One member of the SEB contradicted this characterization. “This was an initiative that was brought to my attention during an executive meeting a few weeks ago after Di Mezzo was already beginning to work on it,” said Amanda Polloni ‘19, Vice President of University Relations. “But this was not a unanimous or an easy decision. When it came down to ‘voting on it’ I expressed concerns of how we were going about this process.”
Was it unconstitutional for the Senior Executive Board to waive the three-semester waiting period for a club to apply for organizational status? Has this been done in the past?
Contrary to the commonly-held perception, the constitution does not outline a required waiting period for a club to obtain organizational status. Instead, having a three-semester waiting period is a precedent, and one that has been overlooked without incident in the past. For example, this year, the SEB waived the waiting period for Carefree Black Girls and the Native American Student Alliance (NASA), thereby allowing the clubs to apply for organizational status two semesters early; the senate approved both requests.
Vice President of Senate Affairs Joe Kellogg ‘18, emphasized that the organizational status process was expedited due to the SEB’s recognition that the groups’ positive efforts were deserving of an allotted budget, which would allow the groups to increase involvement and impact on campus as soon as possible. SLU Republicans still have to apply for organizational status; the SEB only allowed the club to do so sooner. “This process has been around for a long time. All we have done is try to illuminate it” said Christopher Rich ‘18, the Student Delegate to the Board of Trustees.
Senator Andrew Nicolais ‘20, points out that while waiving the waiting period may be a constitutional act, the controversy around it is more concerned with the possibility of a misuse of power. He states, “People see it as an overreach of power, but in terms of the rules it is allowed.”
Did SLU Republicans receive funding? Can the Senior Executive Board allocate funds without the approval of the Senate, and has it before?
While the SEB did encourage the club to request funds, the SEB did not actually give the club funding. In effect, SLU Republicans can now, like any club or individual, seek funding directly from the SEB, instead of a contingency request. The confusion stems from the fact that in his email, Di Mezzo only mentioned that SLU Republicans were welcome to ask for funding. Any club or individual can approach the SEB for funding.
After learning that Di Mezzo did not grant funds to SLU Republicans, Ryan Orvis ‘17, former president of Thelmo, remarked, “this whole thing has been blown out of proportion.” However, he maintained that Di Mezzo has been prone to overreach and specifically cited Di Mezzo’s expulsion from Thelmo in 2015.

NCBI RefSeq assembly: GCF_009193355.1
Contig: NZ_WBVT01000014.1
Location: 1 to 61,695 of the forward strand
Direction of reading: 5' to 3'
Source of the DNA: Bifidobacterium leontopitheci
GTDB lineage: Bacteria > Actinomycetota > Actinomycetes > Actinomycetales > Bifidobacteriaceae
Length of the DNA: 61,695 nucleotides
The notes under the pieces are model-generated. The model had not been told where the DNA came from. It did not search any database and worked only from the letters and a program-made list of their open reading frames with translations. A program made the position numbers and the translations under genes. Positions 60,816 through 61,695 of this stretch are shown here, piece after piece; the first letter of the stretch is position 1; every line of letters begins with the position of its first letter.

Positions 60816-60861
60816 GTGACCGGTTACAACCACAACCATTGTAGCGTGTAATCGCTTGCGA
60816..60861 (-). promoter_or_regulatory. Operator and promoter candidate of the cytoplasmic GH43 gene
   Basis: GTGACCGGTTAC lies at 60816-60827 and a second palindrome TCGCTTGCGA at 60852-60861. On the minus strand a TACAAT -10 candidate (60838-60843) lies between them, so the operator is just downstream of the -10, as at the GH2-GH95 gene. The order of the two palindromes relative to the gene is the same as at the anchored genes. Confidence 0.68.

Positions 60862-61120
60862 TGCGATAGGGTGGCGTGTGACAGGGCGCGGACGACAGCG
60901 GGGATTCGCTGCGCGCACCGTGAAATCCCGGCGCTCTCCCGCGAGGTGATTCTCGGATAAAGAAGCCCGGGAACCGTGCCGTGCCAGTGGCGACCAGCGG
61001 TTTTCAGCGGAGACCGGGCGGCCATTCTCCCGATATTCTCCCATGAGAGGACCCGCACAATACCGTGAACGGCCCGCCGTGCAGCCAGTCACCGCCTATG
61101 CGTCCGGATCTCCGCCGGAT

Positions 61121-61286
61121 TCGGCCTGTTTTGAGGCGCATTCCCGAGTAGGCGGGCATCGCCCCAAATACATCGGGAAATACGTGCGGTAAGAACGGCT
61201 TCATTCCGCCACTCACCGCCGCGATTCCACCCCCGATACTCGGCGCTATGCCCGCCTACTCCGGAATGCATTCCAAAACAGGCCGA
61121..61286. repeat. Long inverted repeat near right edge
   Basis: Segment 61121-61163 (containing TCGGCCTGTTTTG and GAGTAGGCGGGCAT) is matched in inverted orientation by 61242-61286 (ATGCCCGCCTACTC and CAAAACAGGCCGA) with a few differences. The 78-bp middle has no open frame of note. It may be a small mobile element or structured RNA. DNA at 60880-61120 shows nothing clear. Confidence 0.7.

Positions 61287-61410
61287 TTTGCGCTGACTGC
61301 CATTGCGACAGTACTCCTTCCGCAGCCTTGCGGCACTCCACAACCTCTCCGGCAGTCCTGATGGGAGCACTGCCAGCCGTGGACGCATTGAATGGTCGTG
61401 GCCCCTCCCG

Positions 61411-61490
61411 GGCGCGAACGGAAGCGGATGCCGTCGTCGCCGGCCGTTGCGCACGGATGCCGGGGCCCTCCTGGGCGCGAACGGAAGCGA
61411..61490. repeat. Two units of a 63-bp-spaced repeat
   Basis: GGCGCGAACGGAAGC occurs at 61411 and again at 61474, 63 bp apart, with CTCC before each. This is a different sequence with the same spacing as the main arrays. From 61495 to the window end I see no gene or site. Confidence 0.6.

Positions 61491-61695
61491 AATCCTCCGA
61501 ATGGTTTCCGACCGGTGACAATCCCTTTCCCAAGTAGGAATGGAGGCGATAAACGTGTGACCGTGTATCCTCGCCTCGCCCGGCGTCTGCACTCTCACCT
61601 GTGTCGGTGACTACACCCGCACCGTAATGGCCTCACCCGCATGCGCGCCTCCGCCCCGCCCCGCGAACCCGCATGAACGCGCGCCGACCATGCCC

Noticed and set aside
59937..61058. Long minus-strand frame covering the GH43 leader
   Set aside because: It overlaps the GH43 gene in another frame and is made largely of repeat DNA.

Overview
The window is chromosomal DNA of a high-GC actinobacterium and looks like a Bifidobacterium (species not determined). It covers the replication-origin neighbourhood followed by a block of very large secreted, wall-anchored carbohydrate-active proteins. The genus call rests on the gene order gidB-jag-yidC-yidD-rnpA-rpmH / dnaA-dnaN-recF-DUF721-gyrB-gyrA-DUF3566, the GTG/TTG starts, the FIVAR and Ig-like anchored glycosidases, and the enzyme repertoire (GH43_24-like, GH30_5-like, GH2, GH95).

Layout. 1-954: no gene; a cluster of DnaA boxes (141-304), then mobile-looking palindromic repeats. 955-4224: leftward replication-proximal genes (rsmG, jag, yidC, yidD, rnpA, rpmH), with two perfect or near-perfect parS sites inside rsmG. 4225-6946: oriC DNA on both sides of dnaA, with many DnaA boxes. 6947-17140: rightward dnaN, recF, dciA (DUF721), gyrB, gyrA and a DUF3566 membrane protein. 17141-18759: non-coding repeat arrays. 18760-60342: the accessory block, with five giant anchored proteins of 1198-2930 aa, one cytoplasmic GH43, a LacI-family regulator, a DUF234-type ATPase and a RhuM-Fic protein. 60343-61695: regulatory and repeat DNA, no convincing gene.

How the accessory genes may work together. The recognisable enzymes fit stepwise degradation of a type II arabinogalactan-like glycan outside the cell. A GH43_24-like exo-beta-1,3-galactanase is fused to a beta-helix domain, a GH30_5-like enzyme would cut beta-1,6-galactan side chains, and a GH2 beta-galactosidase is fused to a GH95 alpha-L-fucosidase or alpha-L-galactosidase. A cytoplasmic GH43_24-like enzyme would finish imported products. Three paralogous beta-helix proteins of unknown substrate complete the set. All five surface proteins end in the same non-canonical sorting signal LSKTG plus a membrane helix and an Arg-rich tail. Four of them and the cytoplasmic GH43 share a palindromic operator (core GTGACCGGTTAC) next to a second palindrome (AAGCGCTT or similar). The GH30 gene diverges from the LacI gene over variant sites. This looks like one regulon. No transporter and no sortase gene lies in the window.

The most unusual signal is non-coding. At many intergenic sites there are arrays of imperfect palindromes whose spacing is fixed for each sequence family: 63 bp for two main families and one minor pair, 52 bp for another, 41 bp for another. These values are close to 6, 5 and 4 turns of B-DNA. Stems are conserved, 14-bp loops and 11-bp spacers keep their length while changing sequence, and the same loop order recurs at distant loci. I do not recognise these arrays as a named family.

The SEB is allowed to allocate its own funds without the consent of the senate because the SEB is technically its own organization. Each year, the SEB submits a budget request to the Budget and Finance Committee, as does every organization. The current, approved budget for the board is $90,509. “The Senior Executive Board does not need senate approval to spend from the operating budget they are allocated during the normal budget allocation process by the Budget and Finance Committee,” said John Robert O’Connor, Director of Student Activities and Leadership and the advisor to the Thelomathesain Society.
THN reached out to four former SEB members who confirmed that the SEB has had its own budget for at least five years. Since a portion of the budget is designated as miscellaneous ($8,500 in the current budget), each SEB is allowed to apply the money to initiatives of its choice (the SEB can also use money from other parts of its budget for miscellaneous spending if the treasurer approves).
For example, “we used our miscellaneous fund to hire students to maintain the outdoor skating rink” said Orvis ‘17. He noted that, unlike Di Mezzo, he did seek approval with the Senate. However, in another interview, this account was contradicted. “The Executive Board has spent their operating budget at their discretion without approval of the senate under presidents Orvis, Nickerson and Di Mezzo in 2015, 2016 and 2017 respectively” said O’Connor.